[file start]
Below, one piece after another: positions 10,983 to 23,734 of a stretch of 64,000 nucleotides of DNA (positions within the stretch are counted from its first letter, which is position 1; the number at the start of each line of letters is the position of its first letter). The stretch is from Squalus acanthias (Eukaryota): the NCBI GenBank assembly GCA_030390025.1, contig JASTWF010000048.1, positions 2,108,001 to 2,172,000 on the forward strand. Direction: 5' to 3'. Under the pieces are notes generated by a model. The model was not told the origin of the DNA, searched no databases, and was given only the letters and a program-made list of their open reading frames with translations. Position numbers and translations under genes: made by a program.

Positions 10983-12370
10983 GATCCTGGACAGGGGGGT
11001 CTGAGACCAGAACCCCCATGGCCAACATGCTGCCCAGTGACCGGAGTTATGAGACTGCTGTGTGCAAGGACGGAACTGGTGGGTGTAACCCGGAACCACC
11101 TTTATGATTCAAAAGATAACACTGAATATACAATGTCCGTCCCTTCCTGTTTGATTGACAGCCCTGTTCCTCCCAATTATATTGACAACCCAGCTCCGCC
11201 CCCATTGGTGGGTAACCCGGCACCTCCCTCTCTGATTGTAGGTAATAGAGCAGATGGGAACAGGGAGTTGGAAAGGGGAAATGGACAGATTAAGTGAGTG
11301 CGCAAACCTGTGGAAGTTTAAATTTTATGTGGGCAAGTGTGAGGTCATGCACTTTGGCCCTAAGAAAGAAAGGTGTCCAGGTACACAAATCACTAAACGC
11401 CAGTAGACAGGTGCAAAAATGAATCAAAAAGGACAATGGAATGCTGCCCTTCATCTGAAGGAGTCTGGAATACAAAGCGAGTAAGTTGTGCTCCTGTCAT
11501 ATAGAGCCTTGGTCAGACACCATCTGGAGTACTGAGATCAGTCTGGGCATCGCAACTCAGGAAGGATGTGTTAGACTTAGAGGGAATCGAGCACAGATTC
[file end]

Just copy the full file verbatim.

Below, one piece after another: positions 10,983 to 23,734 of a stretch of 64,000 nucleotides of DNA (positions within the stretch are counted from its first letter, which is position 1; the number at the start of each line of letters is the position of its first letter). The stretch is from Squalus acanthias (Eukaryota): the NCBI GenBank assembly GCA_030390025.1, contig JASTWF010000048.1, positions 2,108,001 to 2,172,000 on the forward strand. Direction: 5' to 3'. Under the pieces are notes generated by a model. The model was not told the origin of the DNA, searched no databases, and was given only the letters and a program-made list of their open reading frames with translations. Position numbers and translations under genes: made by a program.

Positions 10983-12370
10983 GATCCTGGACAGGGGGGT
11001 CTGAGACCAGAACCCCCATGGCCAACATGCTGCCCAGTGACCGGAGTTATGAGACTGCTGTGTGCAAGGACGGAACTGGTGGGTGTAACCCGGAACCACC
11101 TTTATGATTCAAAAGATAACACTGAATATACAATGTCCGTCCCTTCCTGTTTGATTGACAGCCCTGTTCCTCCCAATTATATTGACAACCCAGCTCCGCC
11201 CCCATTGGTGGGTAACCCGGCACCTCCCTCTCTGATTGTAGGTAATAGAGCAGATGGGAACAGGGAGTTGGAAAGGGGAAATGGACAGATTAAGTGAGTG
11301 CGCAAACCTGTGGAAGTTTAAATTTTATGTGGGCAAGTGTGAGGTCATGCACTTTGGCCCTAAGAAAGAAAGGTGTCCAGGTACACAAATCACTAAACGC
11401 CAGTAGACAGGTGCAAAAATGAATCAAAAAGGACAATGGAATGCTGCCCTTCATCTGAAGGAGTCTGGAATACAAAGCGAGTAAGTTGTGCTCCTGTCAT
11501 ATAGAGCCTTGGTCAGACACCATCTGGAGTACTGAGATCAGTCTGGGCATCGCAACTCAGGAAGGATGTGTTAGACTTAGAGGGAATCGAGCACAGATTC